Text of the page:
We’re a week into the college football season and fresh off an opening weekend like none the great game has experienced before. There were important matchups between ranked teams, maybe even more importantly major schools with huge appeal lining up to play each other often times with stunning results. The effect of the College Football Playoff was on full display. Strength of schedule matters. Fans were the big winners. So was ESPN whose Texas-Notre Dame telecast was the second highest rated telecast of an opening weekend game (exceeded only by Miami-Florida State in 2005) ever. Now about the slate of games in Week 2…not nearly close to as compelling as there are exactly NO games between ranked teams. TCU-Arkansas is the top game of the week, but with all due respect to those schools and their fans, that’s not going to move the meter.
Which makes the decision by ESPN to air an interview with Art Briles all the more logical. Outside of the games themselves, there is no more intriguing story than the future of the former Baylor head coach who was fired in May for his role in the sexual assault scandal that rocked the team and campus. Since his removal, Briles has embarked on an image rehabilitation, visiting several NFL training camps (including the Cowboys in Oxnard) and now has been interviewed by ESPN’s Tom Rinaldi for College GameDay that will air Saturday. A 40-second excerpt of the interview was played on SportsCenter on Wednesday night, in which Briles, no fewer than four times said, “I made mistakes.” The goal is clear: To return to the sidelines as a Head Coach of a Power 5 Conference school in 2017.
No doubt LSU and Auburn fans watching the continued ineptitude of their offenses salivate at the prospect of Briles bringing the on field success he had at Baylor to their schools. Both Les Miles and Gus Malzahn were on the hottest of seats before the season began because of their inability to get their offense right, and combining to score 27 points in their losses to Wisconsin and Clemson only ratcheted up the thermometer. However, Briles has an Everest-like mountain to climb if he is able to reach his goal.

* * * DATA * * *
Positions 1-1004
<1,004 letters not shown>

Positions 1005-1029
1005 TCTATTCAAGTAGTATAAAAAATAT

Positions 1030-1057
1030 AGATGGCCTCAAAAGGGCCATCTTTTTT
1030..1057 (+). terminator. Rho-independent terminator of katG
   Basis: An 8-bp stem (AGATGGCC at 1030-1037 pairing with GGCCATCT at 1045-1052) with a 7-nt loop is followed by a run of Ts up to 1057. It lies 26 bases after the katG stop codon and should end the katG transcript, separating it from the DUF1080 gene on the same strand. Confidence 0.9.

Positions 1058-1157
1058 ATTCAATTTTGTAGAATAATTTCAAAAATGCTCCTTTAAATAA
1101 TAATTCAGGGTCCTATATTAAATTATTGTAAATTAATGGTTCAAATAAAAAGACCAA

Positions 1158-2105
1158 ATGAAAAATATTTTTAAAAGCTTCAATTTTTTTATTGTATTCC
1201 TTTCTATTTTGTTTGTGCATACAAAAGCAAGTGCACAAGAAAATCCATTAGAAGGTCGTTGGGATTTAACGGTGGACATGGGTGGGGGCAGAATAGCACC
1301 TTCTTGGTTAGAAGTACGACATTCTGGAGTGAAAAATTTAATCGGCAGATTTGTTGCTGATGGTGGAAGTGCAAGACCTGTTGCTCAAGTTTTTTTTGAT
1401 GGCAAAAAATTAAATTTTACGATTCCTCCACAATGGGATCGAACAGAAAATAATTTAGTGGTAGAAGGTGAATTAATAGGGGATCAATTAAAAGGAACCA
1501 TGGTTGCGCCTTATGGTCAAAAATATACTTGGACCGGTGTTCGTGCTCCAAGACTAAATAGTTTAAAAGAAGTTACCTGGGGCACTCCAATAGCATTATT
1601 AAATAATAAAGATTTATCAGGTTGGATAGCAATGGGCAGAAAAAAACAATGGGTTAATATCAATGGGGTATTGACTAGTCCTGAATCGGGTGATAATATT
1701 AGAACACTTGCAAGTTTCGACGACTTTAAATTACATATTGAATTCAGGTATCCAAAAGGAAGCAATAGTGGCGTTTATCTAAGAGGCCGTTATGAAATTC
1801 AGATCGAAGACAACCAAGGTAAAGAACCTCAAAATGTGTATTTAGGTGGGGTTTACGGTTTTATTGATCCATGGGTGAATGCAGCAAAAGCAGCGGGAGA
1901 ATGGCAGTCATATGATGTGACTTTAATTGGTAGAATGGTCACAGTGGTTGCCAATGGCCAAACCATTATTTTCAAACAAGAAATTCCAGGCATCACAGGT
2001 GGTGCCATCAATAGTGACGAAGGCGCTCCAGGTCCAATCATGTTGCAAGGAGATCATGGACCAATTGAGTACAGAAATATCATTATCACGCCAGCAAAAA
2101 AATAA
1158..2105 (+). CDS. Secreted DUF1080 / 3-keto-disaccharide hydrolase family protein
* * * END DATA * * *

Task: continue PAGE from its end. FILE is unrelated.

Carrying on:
That climb involves not his immediate future boss (his athletic director), but rather the university president who will be doing his best Wallenda high-wire act to defend such a decision. You know that Briles is going to have to tell the president everything that happened at Baylor. Would the president reveal the substance of the interviews with Briles that would likely already go deeper than the known? Does the president simply ignore the known case history? Can he simply explain this away as a football decision? If so, then little, if anything, will have been learned from Baylor. If Briles doesn’t come clean, why would a president waste more than three seconds with him. Does the president expect that media will try to stop investigating Briles and what happened? Is he ready to accept the embarrassment if anything is found?
They say time heals all wounds. Jackie Sherrill, who built both Pittsburgh and Texas A&M into powers, was forced to resign amid NCAA issues at A&M and it took him three years before he found a job at Mississippi State. The argument can be (and has been) made that what Briles was party to is far worse than what happened to Sherrill. Not saying Briles won’t get another big time job, but he might have to wait for a lot more information to be made public and/or resolved before anyone is willing to commit to him.